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LinkedIn Sales Navigator is worth it!

Investing in LinkedIn Sales Navigator is a worthwhile expenditure, as you know that its value truly shines with an effective strategy

Techestudio Editors 5 months ago 0 49

Most likely, yes. It’s worth it if you use it properly.

What is linkedin sales navigator?

Investing in LinkedIn Sales Navigator is a worthwhile expenditure, as you know that its value truly shines when paired with an effective strategy for engaging potential buyers. Discover a proven and repeatable method to pique prospects’ curiosity about your offerings and prompt them to seek further details. I will share an email/InMail template to simplify the process for you.

What does LinkedIn Sales Navigator truly offer?

You can look into a wider range of opportunities more quickly and effectively by investing. In addition, Sales Navigator

Allows unlimited searches inside LinkedIn’s database using very powerful targeting options.

offers automated lead suggestions that although some customers say the suggestions provided aren’t highly accurate.

allows you to use InMail messages to send emails to potential customers you don’t know.

Is LinkedIn Sales Navigator a worthwhile investment?

Indeed, LinkedIn Sales Navigator is worth it, provided you possess an effective communication strategy that compels customers to initiate requests for appointments.

While it may seem straightforward to directly ask for a meeting, it’s not always effective.

LinkedIn InMail can guarantee delivery, but it doesn’t guarantee:

An answer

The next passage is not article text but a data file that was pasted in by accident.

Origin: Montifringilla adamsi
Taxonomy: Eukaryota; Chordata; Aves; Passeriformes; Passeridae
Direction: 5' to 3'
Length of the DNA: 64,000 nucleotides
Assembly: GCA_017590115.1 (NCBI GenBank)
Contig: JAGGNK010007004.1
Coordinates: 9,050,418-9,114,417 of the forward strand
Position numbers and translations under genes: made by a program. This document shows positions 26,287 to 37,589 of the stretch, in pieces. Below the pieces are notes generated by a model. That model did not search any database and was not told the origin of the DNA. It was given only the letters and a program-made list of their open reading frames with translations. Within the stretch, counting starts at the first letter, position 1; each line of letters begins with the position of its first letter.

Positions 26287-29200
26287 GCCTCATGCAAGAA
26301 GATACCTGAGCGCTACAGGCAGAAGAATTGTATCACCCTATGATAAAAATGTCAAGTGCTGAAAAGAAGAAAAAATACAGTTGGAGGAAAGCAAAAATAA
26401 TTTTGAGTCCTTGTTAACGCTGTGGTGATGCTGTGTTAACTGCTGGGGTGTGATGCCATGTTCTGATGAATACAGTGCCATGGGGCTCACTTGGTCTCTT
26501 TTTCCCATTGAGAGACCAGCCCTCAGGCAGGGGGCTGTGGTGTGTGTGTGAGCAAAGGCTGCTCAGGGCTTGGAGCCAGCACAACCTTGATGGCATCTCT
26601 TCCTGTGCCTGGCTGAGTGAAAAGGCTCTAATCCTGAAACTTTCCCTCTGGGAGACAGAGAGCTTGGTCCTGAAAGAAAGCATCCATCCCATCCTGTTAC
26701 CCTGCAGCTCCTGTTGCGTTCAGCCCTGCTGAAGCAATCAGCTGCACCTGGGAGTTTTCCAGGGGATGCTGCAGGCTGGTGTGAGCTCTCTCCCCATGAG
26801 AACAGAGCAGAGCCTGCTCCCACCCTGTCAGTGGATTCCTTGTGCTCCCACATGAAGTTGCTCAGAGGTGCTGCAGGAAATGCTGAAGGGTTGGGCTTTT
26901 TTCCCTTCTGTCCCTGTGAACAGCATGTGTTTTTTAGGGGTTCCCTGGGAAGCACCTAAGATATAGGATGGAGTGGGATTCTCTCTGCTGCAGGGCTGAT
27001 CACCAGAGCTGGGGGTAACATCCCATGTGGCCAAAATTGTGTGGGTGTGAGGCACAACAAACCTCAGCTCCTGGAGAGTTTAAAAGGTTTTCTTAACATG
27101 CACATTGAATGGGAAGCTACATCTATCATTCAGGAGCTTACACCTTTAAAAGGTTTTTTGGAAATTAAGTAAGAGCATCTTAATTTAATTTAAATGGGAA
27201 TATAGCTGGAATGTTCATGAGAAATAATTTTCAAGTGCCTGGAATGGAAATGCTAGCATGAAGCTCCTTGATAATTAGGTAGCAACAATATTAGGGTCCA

Interest in what you have to offer

Appointment scheduling done right

Additionally, LinkedIn keeps an eye on and rates InMail activity. Sustaining communicating requires keeping your InMail reputation score high. You run the danger of being ignored if too many consumers flag your mails as spam.

Having a dependable and replicable communication plan is essential.

The common pitfalls of most LinkedIn Premium users

Most LinkedIn Premium members discover that their investment was squandered as a result of frequent errors. The inclination to copy generic templates from Google is one common mistake. Furthermore, there’s a propensity to schedule meetings in advance of prospective clients realizing they’re necessary. Starting discussions that could lead to meetings is a more successful strategy. More meaningful interactions result from smaller inquiries, which also have higher response rates.

It is ineffective to employ dated and commonly used templates. Rather, choose succinct yet thought-provoking sentences that speak to the issues that are unique to your intended audience.

Ninety percent of the sales coaching students I work with break important cold-emailing guidelines. These include sending messages that are longer than 15 seconds to read, unintentionally giving prospects the impression that you are a salesperson, giving buyers the impression that your work is less thorough, and using subject lines that contain too much information and run the danger of being deleted. Other common blunders include putting all of your attention into getting a meeting, blatantly promoting perks, including links, and placing unreasonable requests too early in the communication process.

Check your procedures against these traps to make sure you aren’t unintentionally undermining your efforts. It’s critical to stay provocative and refrain from self-defeating.

As a helpful note, consider joining an online “insiders” group dedicated to refining communication techniques for initiating conversations effectively.

Help clients become curious

Rather, capture the interest of possible clients with your problem-solving or goal-achieving shortcut. Never request a meeting.

Try this to start a conversation that will pique people’s interest in what you sell:

Show that you have researched the possibility (give a sense that this is not spam).

Send no more than three or four sentences in your letter.

Reduce the amount of “I’s,” “my’s,” and “our’s” in your message after composing in order to concentrate entirely on the reader.